Transition and Permaculture should get together more often
Two movements working towards the same positive, resilient future using the same principles, why are they not more integrated? Why do those involved in them only vaguely know about the other? Why are we not reaping the benefits that each could gain from closer involvement? I am, if you were wondering, talking about the Transition movement and the Permaculture movement.
My story started in the Transition movement, which gave me the vision and the inspiration that has set me up for a life of exploring a more abundant and resilient future, but I faltered along the way, not sure how to carry on when the Transition handbooks didn't cover a situation. And that was when I found Permaculture and discovered the tools, approaches and systems thinking that enabled me to start making my vision a reality. I am of course still on that journey, otherwise I probably wouldn't be writing this blog post, and I assume most of the people reading this are too. But a big part of my vision now involves encouraging and creating greater integration (a good permaculture principle) of Permaculture and Transition. Maybe one of the barriers in the past has been the perception/focus of permaculture being soley land-based, but with my roots in Transition I have inevitably gravitated towards the people aspect of Permaculture and using it to design people systems (organisations, comunication, networks, community spaces, health and wellbeing), which is much more similar to most Transition activities. And there is an emerging, vibrant people and permaculture movement, which I have written about before.
So why bother? Both movements are pottering along quite happily as they are.
Well I can see a whole host of benefits for each side in integrating more. I reckon that they each offer a solution to some of the others challenges.
The Benefits to Transition
So what has permaculture got to offer Transition? I rather vaguely put in my little personal history earlier that 'I faltered'. But this wasn't just one incident I found all the way through my involvement in Transition that I had a lots of enthusiasm and visions, but when it came down to making them a reality I wasn't really sure of how to go about it. I/We always came up with a way of doing it, but there was rarely much logic or planning behind it, beyond feeling intuitively what might work. For example when I was in Transition Norwich I organised a series of Reskilling workshops. It was a great idea and there was considerable enthusiasm for it. Looking back I can see I did do a wee bit of permaculture style designing in that I sent out a survey to find out what kind of things people were interested in learning (not that it had that much of a response) and then tried to put together a series of informal workshops teaching them. The few that I did run were enjoyable and had reasonable attendance, but I didn't end of running that many of them in the end as I met some limits, such as teachers, and ran out of enthusiasm for organising it. Looking back now with knowledge and skills in permaculture design I can see that if I had spent more time working out what helps I had available, what limits I might need to be aware of, what patterns I could identify from similar successful endeavours and planning how I was going to keep momentum up, then I would have made it a lot more resilient, a lot easier and less effort for me and therefore ultimately more successful.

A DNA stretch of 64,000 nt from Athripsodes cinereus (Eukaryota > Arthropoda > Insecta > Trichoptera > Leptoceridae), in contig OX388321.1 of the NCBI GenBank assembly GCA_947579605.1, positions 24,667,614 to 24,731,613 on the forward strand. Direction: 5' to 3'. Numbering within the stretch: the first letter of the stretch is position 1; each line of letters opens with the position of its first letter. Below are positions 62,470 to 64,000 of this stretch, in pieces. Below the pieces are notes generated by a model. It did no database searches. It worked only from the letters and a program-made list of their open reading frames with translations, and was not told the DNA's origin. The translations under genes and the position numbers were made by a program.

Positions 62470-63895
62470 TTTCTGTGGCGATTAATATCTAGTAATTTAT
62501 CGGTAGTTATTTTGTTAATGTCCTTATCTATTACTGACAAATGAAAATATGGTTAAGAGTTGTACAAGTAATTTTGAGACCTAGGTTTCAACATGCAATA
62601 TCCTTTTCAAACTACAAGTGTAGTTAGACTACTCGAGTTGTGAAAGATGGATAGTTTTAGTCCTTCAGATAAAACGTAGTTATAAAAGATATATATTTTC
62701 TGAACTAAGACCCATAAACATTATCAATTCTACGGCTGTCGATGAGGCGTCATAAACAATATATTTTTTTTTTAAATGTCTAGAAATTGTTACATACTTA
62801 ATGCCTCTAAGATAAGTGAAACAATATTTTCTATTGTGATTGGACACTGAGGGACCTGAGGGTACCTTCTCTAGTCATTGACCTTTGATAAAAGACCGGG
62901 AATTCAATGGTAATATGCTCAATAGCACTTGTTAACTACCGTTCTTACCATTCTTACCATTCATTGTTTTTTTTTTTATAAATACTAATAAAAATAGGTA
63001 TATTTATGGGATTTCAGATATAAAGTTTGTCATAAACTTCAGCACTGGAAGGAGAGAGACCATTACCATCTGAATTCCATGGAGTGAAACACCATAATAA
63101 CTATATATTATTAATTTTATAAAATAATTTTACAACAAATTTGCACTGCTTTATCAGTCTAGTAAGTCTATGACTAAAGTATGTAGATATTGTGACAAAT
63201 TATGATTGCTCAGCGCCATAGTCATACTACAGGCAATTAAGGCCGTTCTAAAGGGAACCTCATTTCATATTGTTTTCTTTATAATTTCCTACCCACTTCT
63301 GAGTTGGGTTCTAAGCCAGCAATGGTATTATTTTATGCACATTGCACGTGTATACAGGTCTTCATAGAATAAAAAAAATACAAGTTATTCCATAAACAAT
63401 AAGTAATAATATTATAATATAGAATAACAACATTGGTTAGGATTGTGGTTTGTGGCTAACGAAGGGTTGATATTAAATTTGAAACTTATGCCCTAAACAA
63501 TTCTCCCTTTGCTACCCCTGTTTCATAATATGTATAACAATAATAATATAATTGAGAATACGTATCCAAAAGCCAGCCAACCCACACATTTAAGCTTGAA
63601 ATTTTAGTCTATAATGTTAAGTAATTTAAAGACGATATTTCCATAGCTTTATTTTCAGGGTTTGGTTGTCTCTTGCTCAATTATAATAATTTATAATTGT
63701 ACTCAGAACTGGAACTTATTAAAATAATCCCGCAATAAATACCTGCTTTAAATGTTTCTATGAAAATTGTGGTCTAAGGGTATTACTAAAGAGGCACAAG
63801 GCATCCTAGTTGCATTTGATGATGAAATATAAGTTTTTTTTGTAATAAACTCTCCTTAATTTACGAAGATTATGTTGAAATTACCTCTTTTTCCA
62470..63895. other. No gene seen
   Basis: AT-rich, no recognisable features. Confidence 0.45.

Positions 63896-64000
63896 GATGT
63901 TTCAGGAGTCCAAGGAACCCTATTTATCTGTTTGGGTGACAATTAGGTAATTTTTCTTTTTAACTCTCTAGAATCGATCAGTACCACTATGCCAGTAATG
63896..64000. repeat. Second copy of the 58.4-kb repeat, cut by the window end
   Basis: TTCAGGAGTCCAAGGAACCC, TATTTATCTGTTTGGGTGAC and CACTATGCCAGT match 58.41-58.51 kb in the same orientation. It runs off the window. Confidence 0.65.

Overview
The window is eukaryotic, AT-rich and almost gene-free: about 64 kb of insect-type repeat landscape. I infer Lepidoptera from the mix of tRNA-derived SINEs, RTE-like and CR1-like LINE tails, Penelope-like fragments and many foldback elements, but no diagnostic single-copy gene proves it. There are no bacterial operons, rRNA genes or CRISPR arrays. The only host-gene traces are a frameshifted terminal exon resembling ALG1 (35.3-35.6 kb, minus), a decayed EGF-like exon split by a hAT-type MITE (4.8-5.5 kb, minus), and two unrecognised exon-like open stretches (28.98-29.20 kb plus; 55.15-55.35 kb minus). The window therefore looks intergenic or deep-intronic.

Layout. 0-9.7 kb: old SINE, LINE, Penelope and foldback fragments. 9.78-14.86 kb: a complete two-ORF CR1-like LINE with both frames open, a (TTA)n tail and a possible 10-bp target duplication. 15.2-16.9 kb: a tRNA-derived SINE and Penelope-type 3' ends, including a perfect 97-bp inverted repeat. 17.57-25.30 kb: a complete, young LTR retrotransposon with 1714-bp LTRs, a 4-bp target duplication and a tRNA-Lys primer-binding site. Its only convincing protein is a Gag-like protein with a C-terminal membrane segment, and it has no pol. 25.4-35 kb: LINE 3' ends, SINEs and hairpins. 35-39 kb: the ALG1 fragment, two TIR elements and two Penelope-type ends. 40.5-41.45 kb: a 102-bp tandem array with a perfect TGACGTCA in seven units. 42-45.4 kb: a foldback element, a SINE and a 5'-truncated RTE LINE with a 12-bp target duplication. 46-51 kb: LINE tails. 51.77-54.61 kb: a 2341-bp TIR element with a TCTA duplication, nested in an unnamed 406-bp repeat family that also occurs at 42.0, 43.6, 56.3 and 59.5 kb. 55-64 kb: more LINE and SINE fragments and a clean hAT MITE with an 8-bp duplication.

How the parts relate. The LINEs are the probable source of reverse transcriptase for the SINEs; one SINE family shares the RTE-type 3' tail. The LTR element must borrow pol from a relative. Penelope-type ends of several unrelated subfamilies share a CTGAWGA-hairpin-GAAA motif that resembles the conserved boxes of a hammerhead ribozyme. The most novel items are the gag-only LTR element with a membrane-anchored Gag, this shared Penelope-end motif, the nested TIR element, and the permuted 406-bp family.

In my experience Transition projects falter either through lack of effective planning in the beginning and/or conflict arising. I would actually argue that the majority of the second reason is actually due to/or can be avoided by addressing the first. This is not a criticism by any means, I mean how are we supposed to know how to plan things, I definitely didn't know how to go about it. But the Permaculture movement has that knowledge and experience and can provide those tools.
The benefits to Permaculture
So what about on the other side? Transition has captured the imagnation and enthusiasm of communities across the planet. It has managed to bring a vision of a positive, resilient future and a solutions based approach to thousands of people and communities. Permaculture is a big and growing movement, but Transition was probably as big in its second or third year of existence and Permaculture (as we know it) has been around for about 40 years. The Transition movement is brilliant at getting the word out there, inspiring people and getting people together. It has huge popular appeal and seems to attract a broad range of different people. Unfortunately Permaculture is still trying to overcome the popular myth that it is just about gardening.
So in essence Transition is fantastic at getting the word out there, inspiring people and getting things started and then Permaculture is great at working out how to make things happen and how to keep them going. Don't they make a great team? Maybe together they could save the world!
Photos: Transition University of West Scotland logo - it doesn't tell you how to run a Transition University in the handbook!, my recent People and Permaculture course (Denise Curie), a creation from one of the reskilling workshops.